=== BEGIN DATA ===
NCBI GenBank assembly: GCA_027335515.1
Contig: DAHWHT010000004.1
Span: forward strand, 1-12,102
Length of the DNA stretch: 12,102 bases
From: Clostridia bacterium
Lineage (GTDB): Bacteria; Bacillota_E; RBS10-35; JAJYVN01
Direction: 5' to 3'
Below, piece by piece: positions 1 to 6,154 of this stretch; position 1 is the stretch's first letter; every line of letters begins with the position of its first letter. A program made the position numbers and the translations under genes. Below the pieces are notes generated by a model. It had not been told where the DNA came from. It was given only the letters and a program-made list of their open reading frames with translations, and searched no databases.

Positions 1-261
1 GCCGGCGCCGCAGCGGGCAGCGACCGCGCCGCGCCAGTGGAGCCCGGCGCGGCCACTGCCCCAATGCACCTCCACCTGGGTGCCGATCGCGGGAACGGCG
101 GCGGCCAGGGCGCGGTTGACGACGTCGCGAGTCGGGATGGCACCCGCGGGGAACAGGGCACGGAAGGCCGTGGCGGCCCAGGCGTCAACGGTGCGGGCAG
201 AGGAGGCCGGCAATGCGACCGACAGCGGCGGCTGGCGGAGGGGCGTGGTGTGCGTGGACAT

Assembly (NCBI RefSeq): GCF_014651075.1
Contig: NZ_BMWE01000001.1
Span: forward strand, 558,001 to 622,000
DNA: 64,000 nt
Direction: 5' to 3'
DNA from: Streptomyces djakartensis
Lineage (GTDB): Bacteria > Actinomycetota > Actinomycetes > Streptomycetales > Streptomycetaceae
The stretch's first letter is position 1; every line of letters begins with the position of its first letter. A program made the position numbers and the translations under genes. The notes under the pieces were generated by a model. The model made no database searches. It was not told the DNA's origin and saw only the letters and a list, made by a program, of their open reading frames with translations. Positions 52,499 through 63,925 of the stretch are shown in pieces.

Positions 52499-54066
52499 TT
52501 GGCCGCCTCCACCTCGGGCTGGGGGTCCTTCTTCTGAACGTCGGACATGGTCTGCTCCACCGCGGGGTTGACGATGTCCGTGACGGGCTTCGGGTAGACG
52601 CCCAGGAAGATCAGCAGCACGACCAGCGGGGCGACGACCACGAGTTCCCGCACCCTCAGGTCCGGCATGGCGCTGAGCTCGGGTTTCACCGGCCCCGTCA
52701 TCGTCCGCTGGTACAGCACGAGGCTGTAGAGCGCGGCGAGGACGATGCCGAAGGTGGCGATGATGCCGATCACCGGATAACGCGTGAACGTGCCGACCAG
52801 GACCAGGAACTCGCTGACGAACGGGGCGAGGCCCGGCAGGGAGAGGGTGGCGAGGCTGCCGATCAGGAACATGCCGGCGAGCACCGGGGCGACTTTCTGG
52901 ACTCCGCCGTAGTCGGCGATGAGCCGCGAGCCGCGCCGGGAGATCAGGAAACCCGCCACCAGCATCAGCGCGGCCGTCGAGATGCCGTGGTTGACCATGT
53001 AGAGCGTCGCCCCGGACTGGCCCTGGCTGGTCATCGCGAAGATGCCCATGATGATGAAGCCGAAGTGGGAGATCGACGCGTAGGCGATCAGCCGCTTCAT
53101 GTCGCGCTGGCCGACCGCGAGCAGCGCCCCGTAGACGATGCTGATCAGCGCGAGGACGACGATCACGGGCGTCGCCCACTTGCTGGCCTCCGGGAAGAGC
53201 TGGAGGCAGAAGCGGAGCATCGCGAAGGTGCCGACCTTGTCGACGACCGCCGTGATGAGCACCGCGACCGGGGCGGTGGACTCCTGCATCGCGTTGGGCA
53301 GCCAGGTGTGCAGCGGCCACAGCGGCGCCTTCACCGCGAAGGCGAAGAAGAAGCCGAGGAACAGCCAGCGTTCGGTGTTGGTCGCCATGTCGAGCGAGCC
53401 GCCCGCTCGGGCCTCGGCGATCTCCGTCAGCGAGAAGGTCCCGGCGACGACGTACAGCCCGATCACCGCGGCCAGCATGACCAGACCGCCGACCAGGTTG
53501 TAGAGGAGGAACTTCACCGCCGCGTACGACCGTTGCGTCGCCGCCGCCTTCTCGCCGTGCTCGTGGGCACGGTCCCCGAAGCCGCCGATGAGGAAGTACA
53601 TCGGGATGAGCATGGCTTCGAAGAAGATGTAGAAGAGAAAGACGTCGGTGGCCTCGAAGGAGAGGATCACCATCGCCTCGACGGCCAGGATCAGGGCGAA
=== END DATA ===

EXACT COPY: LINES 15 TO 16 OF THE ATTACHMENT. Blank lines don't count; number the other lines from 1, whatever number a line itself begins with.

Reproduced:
Span: forward strand, 558,001 to 622,000
DNA: 64,000 nt